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Unsolved murders from 2013 still haunt Orlando

Tamika Bryant is still waiting for justice after the shooting death of her husband, Herman “Lil Man” Brant; also, brief profiles of three other unsolved murders from 2013

Photo: Photos courtesy Tamika Bryant, License: N/A

Photos courtesy Tamika Bryant

Photo: , License: N/A

“You don’t have to give your name. Please call. Just say what you saw. Say what you know,” Marie Bess begged.

At the time of his death, Bess’ children included two sons, 14 and 5 years old, and a 10-month-old daughter. His wife was crying too hard to say anything at the press conference, and his teenage son looked so straight-faced that he was either in shock or uncomprehending of the reality that his father was gone forever.

Elroy Bryant

Little is known about Elroy Bryant. He was a 32-year-old black man who had worked at Fuddruckers at some point before his demise, according to a message left on his obituary by a former manager.

He was shot to death on Aug. 31, 2013, while riding his bicycle on Tampa Avenue and Carter Street just south of the Citrus Bowl. His body was discovered in an adjacent field by a bystander who waved police down at around 4 a.m. Investigators said Bryant’s body had “obvious homicidal trauma.”

Sgt. Young told the Orlando Sentinel that the slaying might have been connected to a robbery that occurred two hours earlier at nearby Pine Street and Texas Avenue. The suspect in that crime was described as a 5-foot-10 to 6-foot black male of medium build, aged in his early- to mid-20s. He wore a red polo, a red baseball cap and black shorts.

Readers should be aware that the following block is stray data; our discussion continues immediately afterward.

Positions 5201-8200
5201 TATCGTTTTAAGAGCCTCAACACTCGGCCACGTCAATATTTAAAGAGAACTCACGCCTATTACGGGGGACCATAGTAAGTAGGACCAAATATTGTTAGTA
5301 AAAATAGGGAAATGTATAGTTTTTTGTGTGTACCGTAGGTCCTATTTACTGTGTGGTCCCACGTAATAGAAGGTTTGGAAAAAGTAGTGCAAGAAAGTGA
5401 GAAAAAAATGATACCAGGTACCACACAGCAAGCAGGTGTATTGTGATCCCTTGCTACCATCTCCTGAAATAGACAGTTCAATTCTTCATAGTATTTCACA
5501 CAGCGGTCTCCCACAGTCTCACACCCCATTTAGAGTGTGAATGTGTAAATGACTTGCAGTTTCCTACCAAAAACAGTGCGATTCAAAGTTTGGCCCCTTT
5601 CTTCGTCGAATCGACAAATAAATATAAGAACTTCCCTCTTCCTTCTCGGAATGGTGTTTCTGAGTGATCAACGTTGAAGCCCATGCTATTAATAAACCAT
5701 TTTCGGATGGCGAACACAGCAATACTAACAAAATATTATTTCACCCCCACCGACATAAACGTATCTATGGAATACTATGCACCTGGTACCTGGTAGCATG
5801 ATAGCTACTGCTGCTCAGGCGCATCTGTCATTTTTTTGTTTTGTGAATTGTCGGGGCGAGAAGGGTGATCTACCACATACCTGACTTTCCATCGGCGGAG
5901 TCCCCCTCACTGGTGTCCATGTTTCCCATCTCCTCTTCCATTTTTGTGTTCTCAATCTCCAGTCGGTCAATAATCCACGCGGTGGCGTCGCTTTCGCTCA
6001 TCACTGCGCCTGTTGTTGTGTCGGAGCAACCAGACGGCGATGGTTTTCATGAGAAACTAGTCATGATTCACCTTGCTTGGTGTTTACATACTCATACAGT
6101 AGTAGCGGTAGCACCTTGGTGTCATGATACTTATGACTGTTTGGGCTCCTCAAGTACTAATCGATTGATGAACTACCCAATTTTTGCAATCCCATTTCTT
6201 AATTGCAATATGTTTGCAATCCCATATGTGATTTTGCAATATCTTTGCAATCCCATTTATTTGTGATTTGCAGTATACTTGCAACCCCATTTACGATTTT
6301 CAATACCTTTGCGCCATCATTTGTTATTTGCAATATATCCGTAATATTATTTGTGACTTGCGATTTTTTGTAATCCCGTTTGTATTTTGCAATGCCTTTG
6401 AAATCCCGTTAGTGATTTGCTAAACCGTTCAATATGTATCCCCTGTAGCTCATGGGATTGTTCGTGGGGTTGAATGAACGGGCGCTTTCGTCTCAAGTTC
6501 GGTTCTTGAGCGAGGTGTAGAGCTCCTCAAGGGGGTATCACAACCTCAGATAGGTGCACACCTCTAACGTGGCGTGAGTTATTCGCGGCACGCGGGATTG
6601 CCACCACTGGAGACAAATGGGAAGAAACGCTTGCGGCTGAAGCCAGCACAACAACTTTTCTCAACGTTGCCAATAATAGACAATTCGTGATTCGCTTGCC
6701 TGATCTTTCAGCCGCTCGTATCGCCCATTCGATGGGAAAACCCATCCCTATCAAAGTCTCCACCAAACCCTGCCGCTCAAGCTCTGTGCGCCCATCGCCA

Not much else is known about Bryant, except that he is survived by grandparents and other relatives. He was arrested in July 2010 for driving without a valid license, but that’s about it.

Bryant’s former boss at Fuddruckers, Javier Santos, wrote in Bryant’s online obituary that he worked with him for three years and that he had a friendly presence. “Elroy was a good man and I will always remember his big, bright smile that always illuminated any room he entered,” Santos recalled, before extending his sympathies.

Another guest, identifying herself merely as “Kelly,” posted her condolences in the form of a Bible quote. The passage was apt, and could have applied to any of the four cases. It was Acts, 24:15: “And they have hope toward God, which they themselves also allow, that there shall be a resurrection of the dead, both of the just and the unjust.”

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